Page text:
Those students may continue with the startup companies or enter the local workforce with practical technical experience, Blamey said. Revenue from the tech academy along with current grant programs will help fund the seed accelerator.

He said the initiative will bring together emerging technologies and regional needs, particularly in manufacturing.

“There’s probably a huge opportunity to support our agricultural industry as well.” Blamey said.

Emergent is networking across the region, reaching out to entrepreneurs and local industries as well as watching developing technologies including 2D and 3D design, 3D printing, drones, web programming, gaming and augmented reality.

“We’d like to open the facility and offer the first academy and accelerator programs before the end of 2015,” Blamey said. “We are working with the Milwaukee program to demonstrate a seed accelerator program this fall in Fond du Lac to introduce the concept to the area and gather feedback that will help guide the official establishment.”

Growing an entrepreneurial system

FCEDC supports the Emergent initiative, but also has launched Ignite Business Success, a program to aid entrepreneurs.

In 2011, the RUPRI Center for Rural Entrepreneurship assessed FCEDC’s economic gardening program and noted that while the county has a good support network for new businesses, it needed an Entrepreneurial Development System particularly for those businesses with between two to nine employees as well as between 10 to 99 workers.

Giese-Kent of the FCEDC said the assessment also revealed entrepreneurs aren’t sure where to get help even though there are several resources available within the local, regional and state network.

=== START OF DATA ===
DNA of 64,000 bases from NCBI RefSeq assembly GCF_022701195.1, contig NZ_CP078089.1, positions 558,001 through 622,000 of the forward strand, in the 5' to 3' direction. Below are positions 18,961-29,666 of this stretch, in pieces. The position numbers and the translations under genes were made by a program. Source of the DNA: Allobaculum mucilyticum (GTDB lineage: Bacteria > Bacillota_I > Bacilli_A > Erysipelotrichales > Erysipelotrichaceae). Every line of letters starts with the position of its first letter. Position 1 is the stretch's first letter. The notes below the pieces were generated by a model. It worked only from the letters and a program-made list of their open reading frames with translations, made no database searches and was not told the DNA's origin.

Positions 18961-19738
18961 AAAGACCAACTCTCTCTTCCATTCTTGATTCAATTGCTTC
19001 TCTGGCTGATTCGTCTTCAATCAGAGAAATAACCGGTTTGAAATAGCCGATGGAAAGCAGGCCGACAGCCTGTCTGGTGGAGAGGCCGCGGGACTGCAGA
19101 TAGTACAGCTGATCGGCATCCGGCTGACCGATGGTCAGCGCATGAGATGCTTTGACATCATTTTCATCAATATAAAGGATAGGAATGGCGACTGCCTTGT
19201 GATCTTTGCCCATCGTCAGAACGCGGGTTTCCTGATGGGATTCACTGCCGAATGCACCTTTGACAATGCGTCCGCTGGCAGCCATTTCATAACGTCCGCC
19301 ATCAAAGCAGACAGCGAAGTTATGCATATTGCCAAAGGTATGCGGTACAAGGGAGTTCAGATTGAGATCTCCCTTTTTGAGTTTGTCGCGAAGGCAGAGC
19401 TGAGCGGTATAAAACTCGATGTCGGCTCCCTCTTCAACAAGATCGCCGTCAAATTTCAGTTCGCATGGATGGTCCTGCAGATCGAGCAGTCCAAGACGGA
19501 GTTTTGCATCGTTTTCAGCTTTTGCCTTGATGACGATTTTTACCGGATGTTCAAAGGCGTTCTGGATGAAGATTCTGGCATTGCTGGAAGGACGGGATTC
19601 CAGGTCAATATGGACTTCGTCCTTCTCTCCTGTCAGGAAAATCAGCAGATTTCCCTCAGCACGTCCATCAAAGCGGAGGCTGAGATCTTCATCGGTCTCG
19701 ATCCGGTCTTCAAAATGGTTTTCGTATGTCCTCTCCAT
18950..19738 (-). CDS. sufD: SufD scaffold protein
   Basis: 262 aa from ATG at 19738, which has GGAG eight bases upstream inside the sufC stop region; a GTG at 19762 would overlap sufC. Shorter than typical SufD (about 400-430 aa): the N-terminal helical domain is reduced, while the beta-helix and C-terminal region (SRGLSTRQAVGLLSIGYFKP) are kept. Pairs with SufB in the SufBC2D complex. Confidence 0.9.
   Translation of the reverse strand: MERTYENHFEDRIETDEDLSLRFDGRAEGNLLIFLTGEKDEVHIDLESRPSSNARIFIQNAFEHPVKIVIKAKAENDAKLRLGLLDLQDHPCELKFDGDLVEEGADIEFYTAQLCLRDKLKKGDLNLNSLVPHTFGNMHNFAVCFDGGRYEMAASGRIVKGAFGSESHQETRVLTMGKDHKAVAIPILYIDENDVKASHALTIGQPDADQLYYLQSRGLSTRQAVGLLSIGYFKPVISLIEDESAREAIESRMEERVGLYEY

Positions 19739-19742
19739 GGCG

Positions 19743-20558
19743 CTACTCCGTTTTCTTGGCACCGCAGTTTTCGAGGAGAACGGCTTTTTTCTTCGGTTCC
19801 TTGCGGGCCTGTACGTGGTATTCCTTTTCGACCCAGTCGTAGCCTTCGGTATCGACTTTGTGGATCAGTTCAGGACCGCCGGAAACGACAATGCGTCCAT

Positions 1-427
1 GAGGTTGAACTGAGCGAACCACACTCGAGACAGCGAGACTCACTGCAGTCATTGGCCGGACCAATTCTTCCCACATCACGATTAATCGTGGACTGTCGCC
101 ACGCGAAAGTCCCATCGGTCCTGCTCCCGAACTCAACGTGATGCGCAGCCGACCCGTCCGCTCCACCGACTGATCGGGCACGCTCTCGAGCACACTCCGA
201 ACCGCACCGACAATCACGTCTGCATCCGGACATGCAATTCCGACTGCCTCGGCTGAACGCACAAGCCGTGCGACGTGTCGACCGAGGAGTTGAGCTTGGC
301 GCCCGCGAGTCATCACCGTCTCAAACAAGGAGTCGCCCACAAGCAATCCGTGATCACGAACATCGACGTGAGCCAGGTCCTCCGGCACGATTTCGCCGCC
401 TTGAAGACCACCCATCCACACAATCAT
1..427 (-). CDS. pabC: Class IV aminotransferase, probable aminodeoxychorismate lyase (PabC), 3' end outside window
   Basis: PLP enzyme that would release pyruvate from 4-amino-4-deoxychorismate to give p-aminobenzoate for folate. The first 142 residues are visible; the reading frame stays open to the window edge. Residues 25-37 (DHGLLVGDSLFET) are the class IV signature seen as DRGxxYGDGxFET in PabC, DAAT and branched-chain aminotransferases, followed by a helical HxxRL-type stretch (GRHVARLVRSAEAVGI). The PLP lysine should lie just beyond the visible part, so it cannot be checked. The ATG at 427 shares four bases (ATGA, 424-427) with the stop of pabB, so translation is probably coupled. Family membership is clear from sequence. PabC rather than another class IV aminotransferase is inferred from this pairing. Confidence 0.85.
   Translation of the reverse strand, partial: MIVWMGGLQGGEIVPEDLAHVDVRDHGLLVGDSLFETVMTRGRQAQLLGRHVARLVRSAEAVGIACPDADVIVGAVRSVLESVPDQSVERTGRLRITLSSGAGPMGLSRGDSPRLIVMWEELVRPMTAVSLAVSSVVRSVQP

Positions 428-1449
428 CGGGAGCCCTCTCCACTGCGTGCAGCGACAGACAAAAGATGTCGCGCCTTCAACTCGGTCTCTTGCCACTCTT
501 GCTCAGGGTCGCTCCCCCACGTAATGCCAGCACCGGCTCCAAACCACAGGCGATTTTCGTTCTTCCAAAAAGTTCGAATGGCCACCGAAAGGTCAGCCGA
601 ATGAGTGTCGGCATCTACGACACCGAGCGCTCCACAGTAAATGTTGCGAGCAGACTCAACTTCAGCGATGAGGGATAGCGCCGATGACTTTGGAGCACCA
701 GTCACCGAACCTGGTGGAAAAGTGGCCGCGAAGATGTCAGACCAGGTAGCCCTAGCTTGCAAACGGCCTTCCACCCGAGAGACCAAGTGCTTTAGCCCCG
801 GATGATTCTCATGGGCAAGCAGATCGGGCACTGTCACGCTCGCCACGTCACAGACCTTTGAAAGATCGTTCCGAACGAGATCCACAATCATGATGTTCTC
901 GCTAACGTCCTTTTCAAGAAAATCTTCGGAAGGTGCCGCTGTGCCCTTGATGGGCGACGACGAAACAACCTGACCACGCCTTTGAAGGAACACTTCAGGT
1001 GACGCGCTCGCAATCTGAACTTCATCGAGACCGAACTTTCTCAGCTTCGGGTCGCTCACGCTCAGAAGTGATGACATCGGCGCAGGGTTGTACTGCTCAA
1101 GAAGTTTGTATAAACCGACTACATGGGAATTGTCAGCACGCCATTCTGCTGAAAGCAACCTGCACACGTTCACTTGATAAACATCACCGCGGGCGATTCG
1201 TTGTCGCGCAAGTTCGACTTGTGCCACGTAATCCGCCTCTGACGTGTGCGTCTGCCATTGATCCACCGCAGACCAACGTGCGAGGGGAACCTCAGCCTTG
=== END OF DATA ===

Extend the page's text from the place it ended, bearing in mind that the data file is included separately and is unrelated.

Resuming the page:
“It’s like a crazy quilt of programs and entrepreneurs may not know what’s the difference between, say, a small business development center and Advocap or the Fond du Lac County Economic Development Corp,” she said.

Ignite’s goal is to improve collaboration, consistency and increase entrepreneurial support.

The group’s partners have met for more than a year, discussing goals to move the effort forward.

“As Ignite evolves, other resource providers and partners may join this system to increase its effectiveness and depth of services,” Giese-Kent said.  “An example of a future partner, once fully established, would be the Emergent Technology Center initiative.”

Entrepreneurial training, market research services, capital resources, peer networks and more are provided through Ignite, Giese-Kent said. The range of targeted clients is diverse – those who have an invention idea but don’t know how to proceed; those who are developing a business plan; and small businesses seeking to enter new markets.